Samsung Gear S3 review: A chunky but top-notch smartwatch
Samsung Gear S3 review: Fitness, S Health
That sets the Samsung Gear S3 at an immediate disadvantage to the Apple Watch Series 2, which has a decent swim-tracking mode in addition to GPS and heart-rate monitoring. But the Samsung hits back with excellent automatic tracking and stats-packed activity monitoring.
Walk briskly for a few minutes and the watch will quickly pick that up and log it as an activity. The same happens if you take it for a run and forget to manually hit start – excellent if you’re a forgetful soul like me. It’ll also auto-pause when you stop to cross the road, which is nice, and it reports a fully comprehensive bank of data to your phone once you’re done, from the usual average speed, distance and average heart-rate data to the more unusual average and maximum cadence.
What’s also excellent is the series of health-based widgets you can view your stats on, which look great and present data in a surprising amount of detail. These can be dropped in on the right-hand side of the watch face, and show all the usual stuff – calories burned, steps taken and your recent sleep record – plus a couple of extras, including the number of floors you’ve climbed and a screen that lets you monitor the number of cups of coffee and glasses of water you’ve consumed.[gallery:14]
It all feeds into the S Health app on your smartphone, which syncs the data and presents it in a more digestible manner. If you’re familiar with the app through owning a Samsung phone, there will be no surprises here: the app presents your goals at the top of the main page with a couple of key stats on graphs beneath (steps and sleep by default), with specific data, from your stress levels through SpO2 and floors climbed, encapsulated in a series of square panels below that. Tap one of those and you can drill down into the nitty gritty.
This is all rather impressive, and as far as Android-based fitness smartwatches go, it’s the best out there, and certainly a long way out in front of the Motorola Moto 360 Sport.[gallery:11]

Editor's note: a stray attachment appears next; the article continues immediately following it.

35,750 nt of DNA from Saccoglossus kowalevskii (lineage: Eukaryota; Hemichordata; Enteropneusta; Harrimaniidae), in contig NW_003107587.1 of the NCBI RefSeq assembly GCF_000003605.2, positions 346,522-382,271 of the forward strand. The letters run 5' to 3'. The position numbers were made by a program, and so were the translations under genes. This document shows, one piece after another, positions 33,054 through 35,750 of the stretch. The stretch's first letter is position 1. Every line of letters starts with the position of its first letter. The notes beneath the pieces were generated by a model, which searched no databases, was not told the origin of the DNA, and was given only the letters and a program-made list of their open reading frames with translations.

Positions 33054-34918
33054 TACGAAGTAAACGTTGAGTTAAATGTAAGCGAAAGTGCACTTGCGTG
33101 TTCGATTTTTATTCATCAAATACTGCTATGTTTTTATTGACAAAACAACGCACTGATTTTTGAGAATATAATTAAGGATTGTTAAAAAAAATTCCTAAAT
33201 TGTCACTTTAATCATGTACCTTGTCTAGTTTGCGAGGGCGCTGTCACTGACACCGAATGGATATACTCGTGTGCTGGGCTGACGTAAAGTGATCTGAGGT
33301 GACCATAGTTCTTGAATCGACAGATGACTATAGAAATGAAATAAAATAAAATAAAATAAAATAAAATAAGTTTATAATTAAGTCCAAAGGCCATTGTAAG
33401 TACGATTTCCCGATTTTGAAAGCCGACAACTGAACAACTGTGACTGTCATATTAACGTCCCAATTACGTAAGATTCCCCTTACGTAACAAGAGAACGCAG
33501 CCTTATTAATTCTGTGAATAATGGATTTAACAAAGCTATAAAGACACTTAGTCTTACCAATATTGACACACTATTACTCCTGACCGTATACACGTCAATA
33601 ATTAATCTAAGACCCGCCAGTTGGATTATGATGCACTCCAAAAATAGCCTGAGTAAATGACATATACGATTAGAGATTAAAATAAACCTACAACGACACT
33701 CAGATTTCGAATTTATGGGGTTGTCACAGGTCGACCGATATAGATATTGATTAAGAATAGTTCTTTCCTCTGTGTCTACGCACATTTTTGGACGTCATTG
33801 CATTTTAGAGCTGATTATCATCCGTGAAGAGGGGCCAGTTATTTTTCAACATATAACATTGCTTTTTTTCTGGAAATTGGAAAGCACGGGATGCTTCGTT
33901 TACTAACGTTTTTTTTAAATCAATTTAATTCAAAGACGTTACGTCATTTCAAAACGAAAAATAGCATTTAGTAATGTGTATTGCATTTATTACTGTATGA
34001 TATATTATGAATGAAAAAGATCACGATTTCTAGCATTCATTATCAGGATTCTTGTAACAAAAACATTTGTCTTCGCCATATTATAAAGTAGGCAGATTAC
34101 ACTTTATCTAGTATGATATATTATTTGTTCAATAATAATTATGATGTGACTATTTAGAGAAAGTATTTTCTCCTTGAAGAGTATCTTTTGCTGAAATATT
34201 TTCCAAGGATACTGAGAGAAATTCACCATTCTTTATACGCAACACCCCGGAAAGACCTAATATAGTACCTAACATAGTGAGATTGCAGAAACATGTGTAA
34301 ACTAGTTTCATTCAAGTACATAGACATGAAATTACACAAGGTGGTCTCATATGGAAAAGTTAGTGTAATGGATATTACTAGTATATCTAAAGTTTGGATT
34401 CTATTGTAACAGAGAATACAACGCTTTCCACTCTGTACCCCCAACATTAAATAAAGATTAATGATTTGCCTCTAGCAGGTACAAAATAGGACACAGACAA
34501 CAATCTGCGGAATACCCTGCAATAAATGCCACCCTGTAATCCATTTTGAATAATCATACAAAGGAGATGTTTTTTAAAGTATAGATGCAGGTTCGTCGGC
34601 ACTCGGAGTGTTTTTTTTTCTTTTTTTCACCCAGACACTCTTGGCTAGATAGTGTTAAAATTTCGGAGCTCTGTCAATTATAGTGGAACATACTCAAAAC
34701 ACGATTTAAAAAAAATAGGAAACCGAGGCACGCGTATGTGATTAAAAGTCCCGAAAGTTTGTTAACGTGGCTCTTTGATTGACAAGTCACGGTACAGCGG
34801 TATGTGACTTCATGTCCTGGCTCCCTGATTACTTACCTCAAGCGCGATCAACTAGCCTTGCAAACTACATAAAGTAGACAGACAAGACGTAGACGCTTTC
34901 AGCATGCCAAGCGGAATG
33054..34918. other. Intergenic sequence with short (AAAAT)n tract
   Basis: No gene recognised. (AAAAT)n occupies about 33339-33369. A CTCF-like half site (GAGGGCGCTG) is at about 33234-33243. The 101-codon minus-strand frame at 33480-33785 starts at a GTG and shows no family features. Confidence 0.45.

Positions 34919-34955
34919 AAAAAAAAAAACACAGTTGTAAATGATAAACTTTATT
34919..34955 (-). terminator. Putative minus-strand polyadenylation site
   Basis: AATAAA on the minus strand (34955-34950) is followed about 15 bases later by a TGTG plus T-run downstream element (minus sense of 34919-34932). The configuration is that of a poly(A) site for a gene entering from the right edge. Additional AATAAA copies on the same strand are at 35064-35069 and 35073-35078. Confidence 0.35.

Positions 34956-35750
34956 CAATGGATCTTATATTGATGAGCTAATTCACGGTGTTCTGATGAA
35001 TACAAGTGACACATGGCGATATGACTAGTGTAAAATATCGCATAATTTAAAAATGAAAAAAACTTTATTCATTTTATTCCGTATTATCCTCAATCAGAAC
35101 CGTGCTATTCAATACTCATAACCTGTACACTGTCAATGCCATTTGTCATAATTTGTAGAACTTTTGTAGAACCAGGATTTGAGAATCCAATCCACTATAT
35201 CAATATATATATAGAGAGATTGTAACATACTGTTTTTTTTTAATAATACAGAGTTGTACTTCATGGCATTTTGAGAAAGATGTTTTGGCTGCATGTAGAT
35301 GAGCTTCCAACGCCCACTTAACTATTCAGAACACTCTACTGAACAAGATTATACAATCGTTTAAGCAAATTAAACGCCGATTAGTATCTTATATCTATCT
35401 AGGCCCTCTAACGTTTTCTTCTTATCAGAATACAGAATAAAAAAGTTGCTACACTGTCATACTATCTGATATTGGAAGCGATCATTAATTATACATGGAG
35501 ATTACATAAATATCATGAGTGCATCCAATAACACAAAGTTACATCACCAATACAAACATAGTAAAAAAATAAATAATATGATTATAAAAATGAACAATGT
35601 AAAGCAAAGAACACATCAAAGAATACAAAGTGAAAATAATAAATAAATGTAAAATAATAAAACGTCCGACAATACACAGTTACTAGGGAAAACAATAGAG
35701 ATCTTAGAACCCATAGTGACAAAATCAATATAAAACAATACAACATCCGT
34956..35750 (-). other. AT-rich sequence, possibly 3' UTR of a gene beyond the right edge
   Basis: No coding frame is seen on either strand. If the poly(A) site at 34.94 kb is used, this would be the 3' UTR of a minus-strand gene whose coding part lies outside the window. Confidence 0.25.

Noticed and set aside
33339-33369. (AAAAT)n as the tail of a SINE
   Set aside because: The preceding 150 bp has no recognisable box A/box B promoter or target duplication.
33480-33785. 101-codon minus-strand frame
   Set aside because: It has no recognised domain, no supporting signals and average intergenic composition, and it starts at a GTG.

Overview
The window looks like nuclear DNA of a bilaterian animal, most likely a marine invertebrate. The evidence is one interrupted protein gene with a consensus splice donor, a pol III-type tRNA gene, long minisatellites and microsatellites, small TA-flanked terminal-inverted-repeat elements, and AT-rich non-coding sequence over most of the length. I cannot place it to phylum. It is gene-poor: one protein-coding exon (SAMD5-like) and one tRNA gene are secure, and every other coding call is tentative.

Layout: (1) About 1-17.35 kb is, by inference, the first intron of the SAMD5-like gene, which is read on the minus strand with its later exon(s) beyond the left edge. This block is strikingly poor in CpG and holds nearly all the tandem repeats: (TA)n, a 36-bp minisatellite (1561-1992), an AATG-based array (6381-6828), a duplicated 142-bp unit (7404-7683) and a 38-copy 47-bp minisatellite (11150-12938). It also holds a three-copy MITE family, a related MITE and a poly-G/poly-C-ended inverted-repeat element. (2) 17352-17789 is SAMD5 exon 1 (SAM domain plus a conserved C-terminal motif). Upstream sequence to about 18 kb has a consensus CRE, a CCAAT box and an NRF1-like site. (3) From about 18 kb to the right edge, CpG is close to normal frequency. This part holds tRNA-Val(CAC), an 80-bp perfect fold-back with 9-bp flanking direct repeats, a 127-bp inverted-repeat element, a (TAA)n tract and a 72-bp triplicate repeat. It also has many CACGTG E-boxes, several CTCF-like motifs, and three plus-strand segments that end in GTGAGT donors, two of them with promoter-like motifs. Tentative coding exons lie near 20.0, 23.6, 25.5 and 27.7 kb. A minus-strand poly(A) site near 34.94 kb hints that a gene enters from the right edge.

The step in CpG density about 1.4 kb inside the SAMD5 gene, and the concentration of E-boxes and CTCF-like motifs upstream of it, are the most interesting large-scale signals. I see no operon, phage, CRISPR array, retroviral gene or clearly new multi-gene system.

Samsung Gear S3 review: Communications and apps
When it comes to core smartwatch features, the Samsung Gear S3 is a bit more of a mixed bag. The first thing to note is that Samsung’s Gear watches are no longer limited to working with only Samsung phones. Although the Samsung Gear S3 runs Samsung’s Tizen wearables OS, you can pair it on any modern Android smartphone via the Samsung Gear app, and this is a very good thing.
Generally, the watch’s notifications system works well. As they’re delivered, all notifications are stacked up to the left of the watch face – just swipe left or twist the bezel anti-clockwise to get to them. And just as it’s possible to answer calls on the watch, it’s also possible to respond to SMS and WhatsApp messages directly on the watch face. You can either tap out words and emoji using the onscreen T3 keypad or, if you’re feeling brave, have Samsung’s S Voice transcribe for you.
This all works beautifully. Even S Voice seems to have improved in the past year, to the point at which it managed to accurately transcribe the basic messages I dictated to it reasonably reliably. Thumbs up.
However, it’s weirdly inconsistent in what you can respond to and what you can’t. I had the Gear app installed on a Google Pixel XL, and while notifications for email received via the Gmail app were sucked onto the watch, there was no way to act on those emails other than to read them (in full) on the watch or to open them and respond on the phone.
Also, the way it interacts with Google Calendar leaves something to be desired. It’ll display your appointments and reminders, but there’s no way of filtering the view if you have multiple calendars and want to exclude one or two.
And then there are the third-party apps, which is where things begin to look properly shaky. This is not an Android Wear or watchOS timepiece: it’s based on a proprietary, single-company platform, and that means the number of third-party apps available is always going to be more limited.
There is a Spotify remote controller app and a Facer app for downloading or creating your own watch faces, plus a healthy selection of games, but there’s nothing like the selection available to its rivals. When the Editor’s Picks in the Gear store includes a speedometer, a couple of games and a calculator, you know you’re in trouble.[gallery:13]
Samsung Gear S3 review: Verdict
The question is, should you care? In some respects, I’d argue you shouldn’t. The watch’s core apps and general all-round capabilities are so good that it’s worth the asking price anyway, without the addition of third-party apps.
The fitness side of things is particularly impressive, offering most of the tools (aside from swim tracking) that the modern fitness fanatic needs to log exercise and keep motivated. And the notifications side of things works just as well, a couple of niggles aside, as it does on Android Wear smartwatches.
The big bonus, though, is that the Samsung Gear S3 combines all of those things with superb battery life and luxurious high-end design.
For those reasons, I’m giving the Samsung Gear S3 a big thumbs up. It feels like a proper, luxury watch and a high-end smartwatch in one. It’s a pleasure to use, to wear (as long as your wrists aren’t too slim) and to train with, and even at a price of £349, I feel it’s now the Apple Watch alternative to beat. If you own an Android smartphone and you’re looking to invest in a smartwatch, you should put the Samsung Gear S3 at the very top of your list.